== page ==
Tuesday, November 29, 2005

Interesting choice by the Globe & Mail


The front page of today's review section, is filled with reproductions of Richard Rhodes' paintings.

Sarah Milroy describes them this way:
The most surprising things in the show may well be the series of small sky paintings by Richard Rhodes, editor of Canadian Art magazine. Rhodes also works as a freelance curator, and has taught photography at Ryerson University for several years.

This exhibition, however, marks his unveiling as a painter of great ability. Exhibited in clusters, the paintings record his experience of the skies above Toronto from the vantage point of his home in the city's semi-industrial west end.

Rhodes has christened the paintings with titles like Available Skies (Galleria Mall, 2005) or Available Sky (Winter Dawn, St. Clarens, 2005), but only the titles hint at the bleaker ground-level urban landscape evaded through his upward gazing. Instead, he lifts our attention into the blue (or the peach, or the grey, or the mauve) in paintings that are both serene and yet scrupulously observed. Finding epiphany is all about what you choose to look at.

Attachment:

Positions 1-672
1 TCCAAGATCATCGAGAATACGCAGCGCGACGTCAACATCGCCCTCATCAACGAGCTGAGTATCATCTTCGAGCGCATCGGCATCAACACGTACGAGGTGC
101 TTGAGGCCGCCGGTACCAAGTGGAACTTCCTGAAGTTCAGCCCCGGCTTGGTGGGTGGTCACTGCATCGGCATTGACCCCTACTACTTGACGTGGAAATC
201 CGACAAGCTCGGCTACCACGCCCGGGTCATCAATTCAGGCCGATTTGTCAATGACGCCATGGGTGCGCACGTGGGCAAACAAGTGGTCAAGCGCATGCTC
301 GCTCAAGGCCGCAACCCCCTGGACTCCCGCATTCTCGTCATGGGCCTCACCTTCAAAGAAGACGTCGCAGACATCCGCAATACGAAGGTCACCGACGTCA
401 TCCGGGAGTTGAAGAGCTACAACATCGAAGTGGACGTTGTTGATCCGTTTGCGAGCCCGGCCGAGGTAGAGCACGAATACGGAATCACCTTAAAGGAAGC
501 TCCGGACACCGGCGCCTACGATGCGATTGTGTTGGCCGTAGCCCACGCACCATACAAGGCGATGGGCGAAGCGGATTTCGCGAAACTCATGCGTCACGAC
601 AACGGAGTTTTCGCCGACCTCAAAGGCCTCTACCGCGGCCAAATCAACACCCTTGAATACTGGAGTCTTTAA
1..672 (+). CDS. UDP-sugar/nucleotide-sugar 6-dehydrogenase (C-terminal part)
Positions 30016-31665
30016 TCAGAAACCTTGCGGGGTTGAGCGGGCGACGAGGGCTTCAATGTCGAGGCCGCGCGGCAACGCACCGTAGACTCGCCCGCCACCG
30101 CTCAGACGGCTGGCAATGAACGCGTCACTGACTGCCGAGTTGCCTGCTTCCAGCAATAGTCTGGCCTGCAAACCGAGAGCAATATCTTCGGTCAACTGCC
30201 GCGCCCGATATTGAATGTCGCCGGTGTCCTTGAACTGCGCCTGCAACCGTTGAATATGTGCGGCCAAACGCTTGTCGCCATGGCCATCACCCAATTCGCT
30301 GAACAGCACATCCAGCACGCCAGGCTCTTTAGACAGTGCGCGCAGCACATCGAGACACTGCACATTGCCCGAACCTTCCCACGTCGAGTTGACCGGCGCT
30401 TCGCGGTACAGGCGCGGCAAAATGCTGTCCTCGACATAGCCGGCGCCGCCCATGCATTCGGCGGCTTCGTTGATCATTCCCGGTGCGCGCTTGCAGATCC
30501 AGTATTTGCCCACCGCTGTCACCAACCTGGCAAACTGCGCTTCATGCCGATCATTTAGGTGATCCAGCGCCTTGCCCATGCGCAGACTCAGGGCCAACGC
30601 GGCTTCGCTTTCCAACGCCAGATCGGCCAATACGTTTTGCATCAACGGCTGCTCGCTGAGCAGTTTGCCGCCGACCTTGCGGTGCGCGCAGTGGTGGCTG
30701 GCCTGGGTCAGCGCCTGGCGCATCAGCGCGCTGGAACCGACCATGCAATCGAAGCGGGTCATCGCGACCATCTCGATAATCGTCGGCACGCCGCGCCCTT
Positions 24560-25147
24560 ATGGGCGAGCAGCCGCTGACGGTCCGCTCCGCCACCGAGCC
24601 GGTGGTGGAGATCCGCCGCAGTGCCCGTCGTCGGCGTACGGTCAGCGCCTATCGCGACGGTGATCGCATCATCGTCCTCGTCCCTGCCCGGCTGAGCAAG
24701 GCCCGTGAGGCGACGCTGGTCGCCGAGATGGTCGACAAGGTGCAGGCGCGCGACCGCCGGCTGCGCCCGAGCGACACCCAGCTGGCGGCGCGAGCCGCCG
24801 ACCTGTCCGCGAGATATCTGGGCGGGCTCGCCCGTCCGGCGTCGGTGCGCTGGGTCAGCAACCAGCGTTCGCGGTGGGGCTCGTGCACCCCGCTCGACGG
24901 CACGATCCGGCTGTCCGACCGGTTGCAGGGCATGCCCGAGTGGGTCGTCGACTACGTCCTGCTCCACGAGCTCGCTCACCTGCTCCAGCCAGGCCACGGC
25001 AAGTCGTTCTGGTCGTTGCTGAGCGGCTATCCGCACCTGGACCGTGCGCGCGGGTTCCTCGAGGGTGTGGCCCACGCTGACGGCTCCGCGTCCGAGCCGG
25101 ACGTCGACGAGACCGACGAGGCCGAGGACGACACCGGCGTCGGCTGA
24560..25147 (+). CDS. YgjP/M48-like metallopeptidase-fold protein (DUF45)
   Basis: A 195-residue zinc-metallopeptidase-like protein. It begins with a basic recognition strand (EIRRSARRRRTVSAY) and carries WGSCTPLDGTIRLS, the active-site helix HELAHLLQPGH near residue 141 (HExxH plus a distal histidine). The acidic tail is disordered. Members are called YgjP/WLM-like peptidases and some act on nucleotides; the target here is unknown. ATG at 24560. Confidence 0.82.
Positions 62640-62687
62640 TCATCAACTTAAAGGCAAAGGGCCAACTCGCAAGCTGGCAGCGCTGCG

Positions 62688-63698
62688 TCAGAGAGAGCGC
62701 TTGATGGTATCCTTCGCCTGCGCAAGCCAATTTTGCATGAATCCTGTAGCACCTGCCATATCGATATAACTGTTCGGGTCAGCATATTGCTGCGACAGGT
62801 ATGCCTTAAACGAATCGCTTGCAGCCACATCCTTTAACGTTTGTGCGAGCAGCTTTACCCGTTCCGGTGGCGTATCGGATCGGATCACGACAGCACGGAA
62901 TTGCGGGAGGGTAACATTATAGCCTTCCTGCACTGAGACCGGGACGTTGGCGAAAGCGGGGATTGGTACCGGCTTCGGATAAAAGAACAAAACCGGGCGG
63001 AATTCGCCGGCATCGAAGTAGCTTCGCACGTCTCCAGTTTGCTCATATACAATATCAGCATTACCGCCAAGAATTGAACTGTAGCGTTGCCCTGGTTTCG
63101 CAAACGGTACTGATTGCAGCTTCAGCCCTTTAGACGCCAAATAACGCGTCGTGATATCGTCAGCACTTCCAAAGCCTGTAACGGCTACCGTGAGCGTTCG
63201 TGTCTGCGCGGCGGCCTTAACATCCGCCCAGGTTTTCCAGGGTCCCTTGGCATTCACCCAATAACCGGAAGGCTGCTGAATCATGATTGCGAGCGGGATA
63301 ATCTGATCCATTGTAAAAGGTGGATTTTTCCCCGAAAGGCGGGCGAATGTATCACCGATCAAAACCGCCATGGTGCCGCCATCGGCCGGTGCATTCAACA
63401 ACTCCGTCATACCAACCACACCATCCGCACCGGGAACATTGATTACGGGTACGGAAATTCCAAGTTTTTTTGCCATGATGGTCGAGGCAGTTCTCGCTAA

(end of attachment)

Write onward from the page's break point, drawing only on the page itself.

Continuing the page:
On the Oakville Galleries website, they only use one image to represent the show (a photograph by Seifollah Samadian) and going over to the Ottawa Art Gallery's website (where the exhibit started) they choose five images, again, none by Mr. Rhodes.

While I respect Ms. Milroy's opinion, and recognize that mine and hers do not always align up like the stars, when the gallery's exhibiting the art choose to highlight something different on their websites, I gotta ask "why?" As Mr. Rhodes is a rather influential person on the Canadian Art scene, the responses that come to mind are all based around that influence. As Ms. Milroy puts it "finding epiphany is all about what you choose to look at." I'd give my eye teeth to get more details about her epiphany. Especially since I didn't have a choice of what to look at in the Globe and Mail.

    Your Ad Here

      << Home